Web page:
When Yellow Warblers Warn of Brood Parasites, Red-winged Blackbirds Listen

NSP Faculty in the News: Mark E. Hauber, Harley Jones Van Cleave Professor of Host-Parasite Interactions - Evolution, Ecology, and Behavior

A new study found that the bird’s distinct warning call for Brown-headed Cowbirds might also benefit eavesdropping neighbors.

Now, according to research published last month in Communications Biology, it turns out another species might also benefit from these seet calls: Red-winged Blackbirds who nest near Yellow Warblers. “We’ve known about the seet call of the Yellow Warbler,” says Mark Hauber, a behavioral ecologist at the University of Illinois at Urbana-Champaign and co-author of the study. “What we didn’t know was that another species understands the seet call and considers it to be a danger to itself, too.”

Although cowbirds trick more than 200 bird species into raising their young, only Yellow Warblers produce a specific warning call that signals a cowbird’s presence. And though research has shown that several species, including nuthatches and hornbills, eavesdrop on their neighbors’ conversations to gather intel on predators or good feeding spots, this is the first report of one species recognizing another's brood parasite warning. This ability might help Red-wingeds in their own defenses against cowbirds, the researchers say.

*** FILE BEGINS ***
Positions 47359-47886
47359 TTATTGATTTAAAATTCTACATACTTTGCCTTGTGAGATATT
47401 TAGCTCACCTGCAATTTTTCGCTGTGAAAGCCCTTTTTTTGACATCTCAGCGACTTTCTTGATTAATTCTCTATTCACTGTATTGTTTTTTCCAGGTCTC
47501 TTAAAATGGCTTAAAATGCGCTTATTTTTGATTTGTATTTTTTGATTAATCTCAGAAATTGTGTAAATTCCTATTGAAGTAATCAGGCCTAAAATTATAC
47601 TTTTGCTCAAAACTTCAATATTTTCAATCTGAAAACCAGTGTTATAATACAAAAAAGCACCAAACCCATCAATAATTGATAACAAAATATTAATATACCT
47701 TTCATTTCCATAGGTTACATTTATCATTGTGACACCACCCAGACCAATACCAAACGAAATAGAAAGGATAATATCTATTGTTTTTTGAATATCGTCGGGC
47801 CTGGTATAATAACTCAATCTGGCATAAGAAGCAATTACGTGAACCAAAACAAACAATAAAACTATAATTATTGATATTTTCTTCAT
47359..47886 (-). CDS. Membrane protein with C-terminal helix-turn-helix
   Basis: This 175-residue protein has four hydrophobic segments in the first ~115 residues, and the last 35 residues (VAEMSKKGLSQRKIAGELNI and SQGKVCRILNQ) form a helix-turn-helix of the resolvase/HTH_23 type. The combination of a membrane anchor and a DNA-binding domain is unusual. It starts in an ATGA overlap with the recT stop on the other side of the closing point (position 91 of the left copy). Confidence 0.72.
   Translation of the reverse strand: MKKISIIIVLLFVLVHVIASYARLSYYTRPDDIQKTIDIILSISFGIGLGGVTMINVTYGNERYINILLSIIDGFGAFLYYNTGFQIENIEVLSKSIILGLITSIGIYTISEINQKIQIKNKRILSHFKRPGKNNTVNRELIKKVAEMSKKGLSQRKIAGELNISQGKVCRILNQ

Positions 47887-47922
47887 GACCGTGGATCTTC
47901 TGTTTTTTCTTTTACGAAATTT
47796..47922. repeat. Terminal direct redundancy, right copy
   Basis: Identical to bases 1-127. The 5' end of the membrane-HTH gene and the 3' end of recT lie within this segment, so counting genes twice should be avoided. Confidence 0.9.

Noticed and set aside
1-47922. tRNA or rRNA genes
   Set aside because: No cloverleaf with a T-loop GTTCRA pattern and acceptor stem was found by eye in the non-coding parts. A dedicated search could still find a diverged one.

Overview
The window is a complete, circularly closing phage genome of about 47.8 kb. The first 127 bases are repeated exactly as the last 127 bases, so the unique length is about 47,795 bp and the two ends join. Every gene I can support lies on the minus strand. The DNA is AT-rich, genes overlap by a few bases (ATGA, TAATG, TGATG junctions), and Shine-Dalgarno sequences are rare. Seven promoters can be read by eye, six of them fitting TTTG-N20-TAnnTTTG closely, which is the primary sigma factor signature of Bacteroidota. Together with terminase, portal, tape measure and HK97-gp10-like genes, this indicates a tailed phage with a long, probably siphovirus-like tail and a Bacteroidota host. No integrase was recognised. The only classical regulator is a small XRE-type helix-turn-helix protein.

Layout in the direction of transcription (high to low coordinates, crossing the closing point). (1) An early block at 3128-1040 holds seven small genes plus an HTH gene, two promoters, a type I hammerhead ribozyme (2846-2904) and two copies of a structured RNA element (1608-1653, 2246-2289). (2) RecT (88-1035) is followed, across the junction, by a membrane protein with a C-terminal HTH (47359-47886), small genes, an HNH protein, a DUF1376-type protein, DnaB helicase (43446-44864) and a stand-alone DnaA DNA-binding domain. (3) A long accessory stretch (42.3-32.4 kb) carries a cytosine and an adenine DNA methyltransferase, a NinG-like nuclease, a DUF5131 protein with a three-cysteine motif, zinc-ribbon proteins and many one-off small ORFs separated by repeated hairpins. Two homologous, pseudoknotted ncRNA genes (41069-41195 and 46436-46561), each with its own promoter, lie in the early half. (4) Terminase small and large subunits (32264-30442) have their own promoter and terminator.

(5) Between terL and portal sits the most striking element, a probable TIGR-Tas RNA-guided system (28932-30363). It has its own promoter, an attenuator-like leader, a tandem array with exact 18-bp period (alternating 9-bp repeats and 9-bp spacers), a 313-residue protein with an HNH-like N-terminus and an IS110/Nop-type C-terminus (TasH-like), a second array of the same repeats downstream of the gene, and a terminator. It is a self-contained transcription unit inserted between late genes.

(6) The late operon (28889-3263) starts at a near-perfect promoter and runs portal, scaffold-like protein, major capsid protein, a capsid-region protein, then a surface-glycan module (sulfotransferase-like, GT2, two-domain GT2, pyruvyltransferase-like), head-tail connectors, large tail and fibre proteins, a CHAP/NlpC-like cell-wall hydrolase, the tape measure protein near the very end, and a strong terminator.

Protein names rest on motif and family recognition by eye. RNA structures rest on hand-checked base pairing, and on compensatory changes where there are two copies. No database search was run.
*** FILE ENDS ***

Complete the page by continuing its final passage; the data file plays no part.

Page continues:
Read full article in Audubon

Read similar article in Scientific American, "Red-Winged Blackbirds Understand Yellow Warbler Alarms"  (Podcast Transcript 4/13/2020)